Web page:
Ford’s Anti-Monte would not arrive until midway into the 1974 model year. We have all occasionally had to try to make something appetizing for dinner out of whatever odds and ends may be in the pantry, and this is how Ford cooked up the Elite. First, the company started with a ’74 Cougar XR-7. Fool a bit with the opera window and add a new grille flanked by big single sealed beams, and there it was – the 1974 Ford Gran Torino Elite. At least Ford beat the Cordoba by six months.
The conventional wisdom is that the second generation Monte Carlo was a runaway success, while the Elite was a poorly selling stopgap. The conventional wisdom is pretty much true. In roughly half a model year (1974) the Elite sold under 97,000 cars while the Monte Carlo’s full year production was a bit over 312,000.
The Elite may not have lit the world on fire, but it certainly sold better than the Gran Torino Bougham coupe, of which Ford only managed to sell about 26,000 cars.
The pattern held for 1975 and 1976 (when the Gran Torino badges were stripped from the car, now just known as the Ford Elite). The the two combatants settled into a pattern for 1975 and 1976, with the Elite selling at about half the rate of the Monte Carlo (1975: 123,372 to 258,309, 1976 146,475 to 353,272).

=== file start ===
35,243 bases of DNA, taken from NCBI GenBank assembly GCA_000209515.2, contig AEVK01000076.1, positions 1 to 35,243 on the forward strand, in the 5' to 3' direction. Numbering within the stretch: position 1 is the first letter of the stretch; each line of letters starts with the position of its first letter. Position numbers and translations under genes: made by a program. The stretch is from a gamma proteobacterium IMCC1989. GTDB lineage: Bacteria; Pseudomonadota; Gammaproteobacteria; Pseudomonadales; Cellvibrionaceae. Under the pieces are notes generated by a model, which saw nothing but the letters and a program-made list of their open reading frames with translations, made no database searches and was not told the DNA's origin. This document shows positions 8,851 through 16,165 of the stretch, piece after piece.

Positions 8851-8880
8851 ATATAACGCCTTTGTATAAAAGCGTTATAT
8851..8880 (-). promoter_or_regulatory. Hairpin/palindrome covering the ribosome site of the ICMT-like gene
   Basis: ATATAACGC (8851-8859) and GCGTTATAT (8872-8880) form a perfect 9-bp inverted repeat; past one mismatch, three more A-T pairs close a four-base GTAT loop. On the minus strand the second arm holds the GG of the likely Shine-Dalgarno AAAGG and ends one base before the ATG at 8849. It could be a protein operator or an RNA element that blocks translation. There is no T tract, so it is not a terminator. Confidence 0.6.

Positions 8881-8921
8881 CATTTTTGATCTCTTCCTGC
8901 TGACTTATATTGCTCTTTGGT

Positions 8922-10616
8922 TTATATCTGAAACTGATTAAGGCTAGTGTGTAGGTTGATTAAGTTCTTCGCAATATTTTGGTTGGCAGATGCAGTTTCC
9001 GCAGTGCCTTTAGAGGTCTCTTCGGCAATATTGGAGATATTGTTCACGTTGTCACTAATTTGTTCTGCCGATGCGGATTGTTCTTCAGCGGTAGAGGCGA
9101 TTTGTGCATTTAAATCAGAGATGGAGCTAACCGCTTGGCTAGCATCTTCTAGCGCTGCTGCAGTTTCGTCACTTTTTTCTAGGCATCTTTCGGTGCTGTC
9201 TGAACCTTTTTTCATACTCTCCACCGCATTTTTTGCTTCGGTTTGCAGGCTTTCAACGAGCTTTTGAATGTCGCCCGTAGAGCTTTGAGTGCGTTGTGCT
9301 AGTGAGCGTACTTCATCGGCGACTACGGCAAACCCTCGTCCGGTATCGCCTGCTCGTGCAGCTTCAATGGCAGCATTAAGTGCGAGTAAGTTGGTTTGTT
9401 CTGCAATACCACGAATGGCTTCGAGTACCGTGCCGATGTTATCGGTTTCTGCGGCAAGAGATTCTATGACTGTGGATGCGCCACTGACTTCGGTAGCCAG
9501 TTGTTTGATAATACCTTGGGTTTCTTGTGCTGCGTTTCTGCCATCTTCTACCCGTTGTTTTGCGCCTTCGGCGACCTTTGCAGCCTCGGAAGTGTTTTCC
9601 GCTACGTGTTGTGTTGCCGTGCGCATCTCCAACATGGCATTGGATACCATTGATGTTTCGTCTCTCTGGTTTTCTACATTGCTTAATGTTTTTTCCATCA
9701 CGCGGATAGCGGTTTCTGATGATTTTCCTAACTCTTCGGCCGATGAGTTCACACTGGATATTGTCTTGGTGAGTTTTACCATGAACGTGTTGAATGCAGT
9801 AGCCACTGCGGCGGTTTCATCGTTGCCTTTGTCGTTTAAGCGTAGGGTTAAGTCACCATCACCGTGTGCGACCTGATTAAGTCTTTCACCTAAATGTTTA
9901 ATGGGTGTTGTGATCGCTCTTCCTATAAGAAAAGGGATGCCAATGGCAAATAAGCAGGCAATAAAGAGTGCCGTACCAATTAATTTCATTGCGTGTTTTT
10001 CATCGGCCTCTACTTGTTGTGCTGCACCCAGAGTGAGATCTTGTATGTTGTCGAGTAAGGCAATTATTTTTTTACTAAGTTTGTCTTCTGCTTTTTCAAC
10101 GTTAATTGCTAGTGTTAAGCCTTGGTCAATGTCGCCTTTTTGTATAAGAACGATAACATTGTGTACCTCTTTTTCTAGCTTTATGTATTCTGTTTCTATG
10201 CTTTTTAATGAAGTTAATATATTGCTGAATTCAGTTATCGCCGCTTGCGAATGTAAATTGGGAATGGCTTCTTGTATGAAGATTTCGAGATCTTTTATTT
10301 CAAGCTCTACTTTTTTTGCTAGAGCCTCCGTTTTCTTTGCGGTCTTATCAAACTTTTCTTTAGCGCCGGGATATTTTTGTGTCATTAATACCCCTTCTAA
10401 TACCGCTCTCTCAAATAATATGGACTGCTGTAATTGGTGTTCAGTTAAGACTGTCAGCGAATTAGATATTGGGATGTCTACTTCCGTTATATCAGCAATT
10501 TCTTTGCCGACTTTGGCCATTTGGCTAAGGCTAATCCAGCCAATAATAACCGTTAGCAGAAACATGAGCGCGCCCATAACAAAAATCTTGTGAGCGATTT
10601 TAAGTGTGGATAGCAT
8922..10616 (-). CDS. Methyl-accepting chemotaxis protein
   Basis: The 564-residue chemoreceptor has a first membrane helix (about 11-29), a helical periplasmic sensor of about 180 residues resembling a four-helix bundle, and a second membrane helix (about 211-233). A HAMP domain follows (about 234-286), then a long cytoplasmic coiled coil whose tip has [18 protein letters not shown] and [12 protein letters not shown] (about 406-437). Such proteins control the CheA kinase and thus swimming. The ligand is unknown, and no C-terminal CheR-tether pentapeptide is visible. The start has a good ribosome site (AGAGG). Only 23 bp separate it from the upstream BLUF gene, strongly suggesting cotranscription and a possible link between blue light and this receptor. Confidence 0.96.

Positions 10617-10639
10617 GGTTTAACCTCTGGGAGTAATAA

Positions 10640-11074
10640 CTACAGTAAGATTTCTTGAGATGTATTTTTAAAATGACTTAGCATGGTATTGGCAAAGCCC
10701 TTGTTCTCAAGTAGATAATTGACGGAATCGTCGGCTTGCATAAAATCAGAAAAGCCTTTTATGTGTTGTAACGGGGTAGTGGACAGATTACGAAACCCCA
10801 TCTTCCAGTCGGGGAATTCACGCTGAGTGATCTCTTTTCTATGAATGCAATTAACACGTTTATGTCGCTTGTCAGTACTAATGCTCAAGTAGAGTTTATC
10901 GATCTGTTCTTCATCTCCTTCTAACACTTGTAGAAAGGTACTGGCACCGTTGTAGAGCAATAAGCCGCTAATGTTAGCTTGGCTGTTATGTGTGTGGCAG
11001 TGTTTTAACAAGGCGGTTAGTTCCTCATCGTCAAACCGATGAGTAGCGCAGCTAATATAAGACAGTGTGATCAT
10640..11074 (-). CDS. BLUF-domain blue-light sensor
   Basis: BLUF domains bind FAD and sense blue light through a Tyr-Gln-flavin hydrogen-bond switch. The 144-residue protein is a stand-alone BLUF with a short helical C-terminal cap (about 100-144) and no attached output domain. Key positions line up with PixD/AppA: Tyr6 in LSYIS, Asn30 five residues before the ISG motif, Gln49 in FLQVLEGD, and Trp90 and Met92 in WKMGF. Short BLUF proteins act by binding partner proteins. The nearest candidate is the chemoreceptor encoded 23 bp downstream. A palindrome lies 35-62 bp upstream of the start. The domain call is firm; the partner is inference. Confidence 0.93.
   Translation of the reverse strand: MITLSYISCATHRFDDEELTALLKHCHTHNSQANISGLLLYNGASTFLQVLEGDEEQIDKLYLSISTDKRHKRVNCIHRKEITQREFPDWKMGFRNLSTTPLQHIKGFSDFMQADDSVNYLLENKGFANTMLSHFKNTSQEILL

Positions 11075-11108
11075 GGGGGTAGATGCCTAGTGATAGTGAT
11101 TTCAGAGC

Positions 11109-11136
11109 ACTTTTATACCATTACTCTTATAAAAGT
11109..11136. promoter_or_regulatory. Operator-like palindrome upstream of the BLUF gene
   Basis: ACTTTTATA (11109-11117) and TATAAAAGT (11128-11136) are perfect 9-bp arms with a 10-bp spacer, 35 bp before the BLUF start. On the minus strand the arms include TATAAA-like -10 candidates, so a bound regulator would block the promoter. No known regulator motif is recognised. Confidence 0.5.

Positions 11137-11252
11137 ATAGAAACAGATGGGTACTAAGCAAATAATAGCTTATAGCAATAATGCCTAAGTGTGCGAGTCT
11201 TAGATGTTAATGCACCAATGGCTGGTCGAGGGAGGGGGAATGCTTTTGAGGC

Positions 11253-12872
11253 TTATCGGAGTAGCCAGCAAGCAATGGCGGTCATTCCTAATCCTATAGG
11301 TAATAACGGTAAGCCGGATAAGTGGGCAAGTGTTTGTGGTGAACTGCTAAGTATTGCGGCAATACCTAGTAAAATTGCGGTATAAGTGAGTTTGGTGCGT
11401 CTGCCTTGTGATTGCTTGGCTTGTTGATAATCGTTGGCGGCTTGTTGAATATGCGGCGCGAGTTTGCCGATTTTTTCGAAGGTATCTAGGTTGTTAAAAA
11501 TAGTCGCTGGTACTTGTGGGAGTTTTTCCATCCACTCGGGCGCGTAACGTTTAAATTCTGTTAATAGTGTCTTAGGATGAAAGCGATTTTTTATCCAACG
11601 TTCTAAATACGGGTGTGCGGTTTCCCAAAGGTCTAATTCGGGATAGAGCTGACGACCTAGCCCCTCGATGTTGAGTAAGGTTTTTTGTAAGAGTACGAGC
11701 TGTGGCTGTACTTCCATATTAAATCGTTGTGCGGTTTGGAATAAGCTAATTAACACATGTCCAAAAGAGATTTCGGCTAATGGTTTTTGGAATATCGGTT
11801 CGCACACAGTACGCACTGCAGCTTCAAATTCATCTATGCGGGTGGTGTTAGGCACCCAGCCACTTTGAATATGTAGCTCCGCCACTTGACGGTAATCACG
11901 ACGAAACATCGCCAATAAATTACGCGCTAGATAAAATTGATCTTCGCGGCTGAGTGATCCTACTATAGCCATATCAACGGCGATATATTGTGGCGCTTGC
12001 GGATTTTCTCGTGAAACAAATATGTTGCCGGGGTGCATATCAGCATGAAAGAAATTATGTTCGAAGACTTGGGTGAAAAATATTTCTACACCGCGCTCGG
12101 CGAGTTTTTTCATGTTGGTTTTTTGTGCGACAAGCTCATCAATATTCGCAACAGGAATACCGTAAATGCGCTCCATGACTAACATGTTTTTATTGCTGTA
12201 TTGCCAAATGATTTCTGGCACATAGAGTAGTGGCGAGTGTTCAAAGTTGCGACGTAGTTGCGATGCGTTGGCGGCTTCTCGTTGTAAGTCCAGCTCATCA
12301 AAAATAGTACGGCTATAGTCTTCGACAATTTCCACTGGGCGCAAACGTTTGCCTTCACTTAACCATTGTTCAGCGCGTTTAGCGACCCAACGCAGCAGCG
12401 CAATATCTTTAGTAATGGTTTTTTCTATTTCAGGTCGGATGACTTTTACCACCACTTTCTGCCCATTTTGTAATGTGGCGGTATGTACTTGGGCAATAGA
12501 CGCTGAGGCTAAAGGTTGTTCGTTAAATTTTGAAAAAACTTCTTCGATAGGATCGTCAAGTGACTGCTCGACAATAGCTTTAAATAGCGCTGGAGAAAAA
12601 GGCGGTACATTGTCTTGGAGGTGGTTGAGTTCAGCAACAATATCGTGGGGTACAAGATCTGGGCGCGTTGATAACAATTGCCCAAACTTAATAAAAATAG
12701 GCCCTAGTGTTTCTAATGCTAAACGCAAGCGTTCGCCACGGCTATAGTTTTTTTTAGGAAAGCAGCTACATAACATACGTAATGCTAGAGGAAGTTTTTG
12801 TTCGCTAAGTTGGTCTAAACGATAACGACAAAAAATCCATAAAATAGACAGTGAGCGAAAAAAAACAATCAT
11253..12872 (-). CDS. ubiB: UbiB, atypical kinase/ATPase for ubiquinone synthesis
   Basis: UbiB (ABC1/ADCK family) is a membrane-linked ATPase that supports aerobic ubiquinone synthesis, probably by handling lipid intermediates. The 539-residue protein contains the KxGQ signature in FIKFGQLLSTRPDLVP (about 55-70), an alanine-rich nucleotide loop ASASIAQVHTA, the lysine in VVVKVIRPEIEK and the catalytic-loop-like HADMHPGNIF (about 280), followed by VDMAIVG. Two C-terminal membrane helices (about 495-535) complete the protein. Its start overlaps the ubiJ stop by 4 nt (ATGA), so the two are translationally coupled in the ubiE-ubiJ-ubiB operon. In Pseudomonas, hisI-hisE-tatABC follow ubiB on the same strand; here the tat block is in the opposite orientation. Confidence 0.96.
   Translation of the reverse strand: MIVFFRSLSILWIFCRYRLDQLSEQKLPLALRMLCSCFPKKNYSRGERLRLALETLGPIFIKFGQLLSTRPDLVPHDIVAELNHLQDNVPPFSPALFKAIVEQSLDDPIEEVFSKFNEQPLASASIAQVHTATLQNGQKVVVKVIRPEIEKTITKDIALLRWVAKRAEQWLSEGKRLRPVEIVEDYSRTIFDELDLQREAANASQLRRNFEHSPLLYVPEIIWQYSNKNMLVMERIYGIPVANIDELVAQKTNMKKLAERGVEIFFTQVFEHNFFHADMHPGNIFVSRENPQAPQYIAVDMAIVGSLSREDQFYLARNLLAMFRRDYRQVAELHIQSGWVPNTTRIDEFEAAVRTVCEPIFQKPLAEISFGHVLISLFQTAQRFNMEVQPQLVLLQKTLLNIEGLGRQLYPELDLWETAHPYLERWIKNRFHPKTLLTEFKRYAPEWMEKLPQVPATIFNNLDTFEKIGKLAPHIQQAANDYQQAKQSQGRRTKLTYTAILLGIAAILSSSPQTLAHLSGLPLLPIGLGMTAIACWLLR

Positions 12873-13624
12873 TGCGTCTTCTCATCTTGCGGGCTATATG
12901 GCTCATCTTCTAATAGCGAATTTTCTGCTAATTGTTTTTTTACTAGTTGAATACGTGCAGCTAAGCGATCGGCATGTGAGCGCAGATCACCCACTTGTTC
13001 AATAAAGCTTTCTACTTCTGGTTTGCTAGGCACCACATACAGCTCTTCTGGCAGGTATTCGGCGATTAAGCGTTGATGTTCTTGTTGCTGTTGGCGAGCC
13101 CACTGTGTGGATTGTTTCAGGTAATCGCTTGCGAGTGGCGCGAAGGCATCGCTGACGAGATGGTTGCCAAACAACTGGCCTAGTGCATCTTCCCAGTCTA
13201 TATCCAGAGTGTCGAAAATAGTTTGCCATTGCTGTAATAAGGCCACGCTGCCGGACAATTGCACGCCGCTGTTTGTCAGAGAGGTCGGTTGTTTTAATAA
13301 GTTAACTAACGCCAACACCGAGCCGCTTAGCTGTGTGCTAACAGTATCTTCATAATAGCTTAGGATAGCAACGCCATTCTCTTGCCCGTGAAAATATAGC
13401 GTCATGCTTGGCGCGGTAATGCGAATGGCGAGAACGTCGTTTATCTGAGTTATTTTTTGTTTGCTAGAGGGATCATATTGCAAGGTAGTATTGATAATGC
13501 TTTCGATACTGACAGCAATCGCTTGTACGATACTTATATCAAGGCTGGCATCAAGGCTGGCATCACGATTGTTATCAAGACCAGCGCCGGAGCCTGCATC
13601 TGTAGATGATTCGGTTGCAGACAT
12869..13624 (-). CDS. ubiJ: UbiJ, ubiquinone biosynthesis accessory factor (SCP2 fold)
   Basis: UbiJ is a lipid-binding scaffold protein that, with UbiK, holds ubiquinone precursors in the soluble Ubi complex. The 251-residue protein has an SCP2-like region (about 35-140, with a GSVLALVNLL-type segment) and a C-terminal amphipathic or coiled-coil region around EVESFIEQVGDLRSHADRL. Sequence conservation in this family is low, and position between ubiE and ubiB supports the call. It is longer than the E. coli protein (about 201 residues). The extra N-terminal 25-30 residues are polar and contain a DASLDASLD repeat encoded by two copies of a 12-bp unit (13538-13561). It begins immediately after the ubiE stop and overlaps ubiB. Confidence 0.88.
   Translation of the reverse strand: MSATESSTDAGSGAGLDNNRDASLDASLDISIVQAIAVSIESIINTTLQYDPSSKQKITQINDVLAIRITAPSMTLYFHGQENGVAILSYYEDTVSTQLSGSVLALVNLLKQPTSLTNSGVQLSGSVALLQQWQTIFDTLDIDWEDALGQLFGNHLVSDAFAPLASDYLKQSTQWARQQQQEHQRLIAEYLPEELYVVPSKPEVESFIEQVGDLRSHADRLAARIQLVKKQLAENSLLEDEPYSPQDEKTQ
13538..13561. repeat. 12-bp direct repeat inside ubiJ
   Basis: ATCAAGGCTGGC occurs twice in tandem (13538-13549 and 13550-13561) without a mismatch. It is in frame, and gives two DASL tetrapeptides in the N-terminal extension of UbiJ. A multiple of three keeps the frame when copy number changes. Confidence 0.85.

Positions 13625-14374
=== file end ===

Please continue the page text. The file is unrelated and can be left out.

The Elite did its job – it held the fort until reinforcements arrived, which came in the form of the new 1977 Thunderbird. Although the new Bird was nothing more than a heavily restyled Elite, there was still some magic left in the Thunderbird name, because it sold over 300,000 units in its inaugural year, a figure not far from what the Elite sold over its entire two and a half year life cycle. Although the ’77 T-Bird was a big improvement, it was still about 100,000 units short of the hugely popular Monte Carlo.
But back to the Elite. I still remember the first one that I saw. One evening in early 1974, the national news was on TV and there was a story about auto sales, which were in the tank during the recession that started that year. The background video was from a Ford assembly plant. I suddenly realized that the front end of the cars being assembled were unlike any of the Gran Torinos that I had seen at my local auto show a month or two earlier. I checked my stash of literature, and nothing from Ford with those big single headlights. Only later did I realize that I got a sneak peek of this car that night on the news.